PADDY ON NAVAL STRATEGY. "These is stirrin' days for the Kai ser an* Tippets," said Paddy the Boots to his circle of" listeners at the Live and-Let-Live. "Who's Tippets?" the night porter aBked. - Paddy looked at him with a pitying eye. "I'd ha' thought you knoo more about your country's foe," he said. "Tippets is the bloke '"-*»t runs the German navy. Prince - finery might be the commander, but Tippets tells Mm what to do. He's the Minister for the Nary, that's what he Is; and but for the 'ard work 'e done in years gone by, there mightn't be no German navy at all." . "Admiral von Tirpitz," a boai'aer said. " 'Ow do you pronounce it?' Paddy asked. "Turpits," said one boarder.^ "Tear-pits," said another. "Tippets is good enough for me," said Paddy. "If you like to call him Tearpits or Turps you can please yourself.. Don't come afterwards^ ' to ask me who Von Milky is, or ' the Kaiser. You'll 'ear more about them before the war's done. They're study in' the maps of Belgium most of the...
Advertising [Newspaper Article] — Trafalgar and Yarragon Times — 11 September 1914
Good Advice—ForCon^h, colds &c„—take Nicholas' Congh Balsam Price, 1/6 and 2/6. J. P. Nicholas, Chemist, Trafalgar. Great Removal SALE of Drapery and Boots, &c. AT Chas. Rowell's Contingent St., Trafalgar. Commencing Saturday, Sept 5th (Election Day.) A Great BATTLE Will be Warred against High Prices Remember "The Day" Saturday, Sept 5, 2 Weeks Only. SALE PRICES: Cash, and Cash Only Notice of Removal £2. J. Walsh, (LATE J. TJRNER). BOOT MAKER, &c, DESIRES to notify the residonts of TRAFALGAR and district that he is removing to premises— Opposite the Public Hall. Hand Sewn work a Speciality. All orders, letters, and parcels punctually attended to. Public Notice. Mr J. C. TALBOT, Baker and Pas try Cook, announces that he has opened tho Shop lately occupied by Mr Turner, Bootmaker, as a Pastry-cook and Confec tioneer. [a card.] Dr. ARTHUR CROOKE, Y arragon, MOE—Tuesday, 12 noon to 6 p.m., at Larkin's Hotel. DARNUM—Thursdays, 2.30 p.m. to 4 p.m.. at local Hotel. ...
NOT EVEN THAT! [Newspaper Article] — Trafalgar and Yarragon Times — 11 September 1914
NOT EVEN THAT! | He was one of a large family of boys. Their mother hoped that at -least one would have been a good Presbyterian minister, but they slip ped through her hands. Zebulon was the youngest; and all her hopes cen tred in him, until he said: "Mother, I am sorry, but I cannot become a minister." "Why not?- What is the reason?" He answered, "I am not good enough to be a minister." She was sorely troubled, but at last filtered out, "Zeb, don't you think you are good enough to be a Unitarian minister?" Don't you know the first thing that Eve said to Adam in the Garden of Eden, and women have said it ever since: "Oh, don't, Adam, you do make me so untidy!" The Kaiser has commenced jour nalistic enterprise. He is personally dictating war news and articles on the campaign. Mein Gott! dot poy vos gone again; R'ihj^loudt der bells undt bring him here; Bring me some baber undt a ben, Undt bring me lots of lager bier; I haf some victories to tell; Dot leedle nephew, Chorch, of mein, ...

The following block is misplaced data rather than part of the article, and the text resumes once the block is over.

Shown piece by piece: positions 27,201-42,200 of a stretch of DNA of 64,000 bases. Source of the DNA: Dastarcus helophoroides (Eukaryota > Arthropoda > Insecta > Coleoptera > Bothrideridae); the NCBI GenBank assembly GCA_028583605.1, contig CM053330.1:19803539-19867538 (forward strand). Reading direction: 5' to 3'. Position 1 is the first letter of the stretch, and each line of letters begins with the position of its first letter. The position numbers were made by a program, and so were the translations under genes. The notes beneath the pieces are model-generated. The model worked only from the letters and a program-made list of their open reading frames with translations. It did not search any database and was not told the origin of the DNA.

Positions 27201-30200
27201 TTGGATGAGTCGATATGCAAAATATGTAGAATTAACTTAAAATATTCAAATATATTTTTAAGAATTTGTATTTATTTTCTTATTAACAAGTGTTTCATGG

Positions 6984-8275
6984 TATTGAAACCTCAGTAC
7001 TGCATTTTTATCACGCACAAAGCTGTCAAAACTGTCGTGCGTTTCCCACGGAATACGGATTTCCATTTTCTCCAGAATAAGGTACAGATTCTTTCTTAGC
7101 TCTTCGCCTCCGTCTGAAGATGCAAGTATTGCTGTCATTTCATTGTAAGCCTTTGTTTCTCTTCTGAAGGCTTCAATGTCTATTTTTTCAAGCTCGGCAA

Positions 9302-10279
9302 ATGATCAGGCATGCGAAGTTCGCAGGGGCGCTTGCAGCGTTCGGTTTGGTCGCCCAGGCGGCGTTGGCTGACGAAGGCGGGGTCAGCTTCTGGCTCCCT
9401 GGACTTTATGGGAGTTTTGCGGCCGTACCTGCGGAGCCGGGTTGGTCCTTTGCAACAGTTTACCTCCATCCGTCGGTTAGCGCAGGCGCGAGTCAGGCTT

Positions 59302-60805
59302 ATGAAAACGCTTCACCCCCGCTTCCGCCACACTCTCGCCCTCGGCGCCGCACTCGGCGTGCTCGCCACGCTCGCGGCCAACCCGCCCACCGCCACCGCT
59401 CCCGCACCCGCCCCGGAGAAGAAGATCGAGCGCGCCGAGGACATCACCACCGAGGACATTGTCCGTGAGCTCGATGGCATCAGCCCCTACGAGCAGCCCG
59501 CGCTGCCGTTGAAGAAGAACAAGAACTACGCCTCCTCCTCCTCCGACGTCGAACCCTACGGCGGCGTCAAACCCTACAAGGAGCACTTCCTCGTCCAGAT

YARRAGON. [Newspaper Article] — Trafalgar and Yarragon Times — 11 September 1914
TARRAGON. From Our Own Uurresijondent The Yarragon members of G- Coy. 48th. Infantry, returned home last Thursday, after having put in a forfc night under canvas at Qneenscliff, Tis broadly whispered that the rations supplied were almost as deadly as German shells and many were thankful the quantity was limited. In other respects the boys spent an enjoyable time. Altogether, there are only six infantry men at Yarra gon, but this could be increased to about twenty if a training area was established here. The Ladies of the town and dis trict have held two meetings and are making socks and other useful wearing apparel for the nse of the troops going to the front. Ifc is 6tated that the local school children intend lending their aid in the same dirtc tion. As a result of a collection taken up in aid of the patriotic fund, on election day, over £31 was collected. The elections passed off quietly here, but a fairly large crowd of electors waited till nearly midnight to hear the results of...
THE ROAD TO FAME. [Newspaper Article] — Trafalgar and Yarragon Times — 11 September 1914
THE ROAD TO FAME. "At last," cried the musician, "I have fame within my grasp." "How so?" asked his wife, who had heard the same thing before. "You know Mendelssohn's 'Wedding March,' and the marvellous repute it brought him?" said the musician. "Yes, what of it?" "Well, I'm going to write a Divorce March." Shearers are reported to be scarce in the back country, yet the city seems to swarm with them. All is not gold that glitters, In arcades; All is not love that titters Jjike bright barmaids.
THORPDALE SOUTH. [Newspaper Article] — Trafalgar and Yarragon Times — 11 September 1914
THORPDALE SOUTH. From Our Oivn Correspondent The Tborpdale footballers played their final game last Thursday oven ing. The game played coald hardly be called football, bat it was jaat as interesting, far more friendly aad bo occasion arose for »ny arguments, In short, a dance was held to wind up the season with the object of se&lt; caring a gold reserve with which to brible the Club's creditors. In these troublous times the Club considered > this step necessary in order to pre* rent the said creditors imposing a war tax. Also, our environment is historical (as far as the Thorpdale railway extension is concerned) so we did not want our district sacked and the Club along with its apparatus transformed into ruins. Like good people under the thumbs of the Ger mans, we are paying up,—thanks to the ball being such a brilliant suc cess. The part that calls for a smile is that the Belgians who are now paying up, will get their money back; the Club won't, A few weeks ago, Mr Macke...